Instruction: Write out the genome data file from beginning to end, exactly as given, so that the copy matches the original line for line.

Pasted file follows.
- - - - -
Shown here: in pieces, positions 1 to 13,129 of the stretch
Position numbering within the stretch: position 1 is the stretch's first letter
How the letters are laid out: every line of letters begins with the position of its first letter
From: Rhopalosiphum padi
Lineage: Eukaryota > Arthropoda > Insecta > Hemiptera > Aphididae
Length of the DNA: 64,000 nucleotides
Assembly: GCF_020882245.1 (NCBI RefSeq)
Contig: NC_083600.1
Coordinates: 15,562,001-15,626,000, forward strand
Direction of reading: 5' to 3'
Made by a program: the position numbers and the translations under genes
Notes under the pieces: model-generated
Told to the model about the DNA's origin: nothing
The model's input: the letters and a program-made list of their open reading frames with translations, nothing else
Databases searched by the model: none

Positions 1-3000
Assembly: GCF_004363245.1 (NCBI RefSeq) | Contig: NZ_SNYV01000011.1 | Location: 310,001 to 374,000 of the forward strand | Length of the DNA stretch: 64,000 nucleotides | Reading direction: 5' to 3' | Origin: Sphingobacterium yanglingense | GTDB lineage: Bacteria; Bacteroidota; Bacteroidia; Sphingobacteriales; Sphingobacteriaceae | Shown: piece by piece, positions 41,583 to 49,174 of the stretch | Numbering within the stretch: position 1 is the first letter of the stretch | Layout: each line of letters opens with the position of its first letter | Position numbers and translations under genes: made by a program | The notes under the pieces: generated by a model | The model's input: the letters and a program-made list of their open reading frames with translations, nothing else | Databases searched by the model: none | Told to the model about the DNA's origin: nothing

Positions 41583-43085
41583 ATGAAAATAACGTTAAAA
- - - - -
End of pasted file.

Shown here: in pieces, positions 1 to 13,129 of the stretch
Position numbering within the stretch: position 1 is the stretch's first letter
How the letters are laid out: every line of letters begins with the position of its first letter
From: Rhopalosiphum padi
Lineage: Eukaryota > Arthropoda > Insecta > Hemiptera > Aphididae
Length of the DNA: 64,000 nucleotides
Assembly: GCF_020882245.1 (NCBI RefSeq)
Contig: NC_083600.1
Coordinates: 15,562,001-15,626,000, forward strand
Direction of reading: 5' to 3'
Made by a program: the position numbers and the translations under genes
Notes under the pieces: model-generated
Told to the model about the DNA's origin: nothing
The model's input: the letters and a program-made list of their open reading frames with translations, nothing else
Databases searched by the model: none

Positions 1-3000
Assembly: GCF_004363245.1 (NCBI RefSeq) | Contig: NZ_SNYV01000011.1 | Location: 310,001 to 374,000 of the forward strand | Length of the DNA stretch: 64,000 nucleotides | Reading direction: 5' to 3' | Origin: Sphingobacterium yanglingense | GTDB lineage: Bacteria; Bacteroidota; Bacteroidia; Sphingobacteriales; Sphingobacteriaceae | Shown: piece by piece, positions 41,583 to 49,174 of the stretch | Numbering within the stretch: position 1 is the first letter of the stretch | Layout: each line of letters opens with the position of its first letter | Position numbers and translations under genes: made by a program | The notes under the pieces: generated by a model | The model's input: the letters and a program-made list of their open reading frames with translations, nothing else | Databases searched by the model: none | Told to the model about the DNA's origin: nothing

Positions 41583-43085
41583 ATGAAAATAACGTTAAAA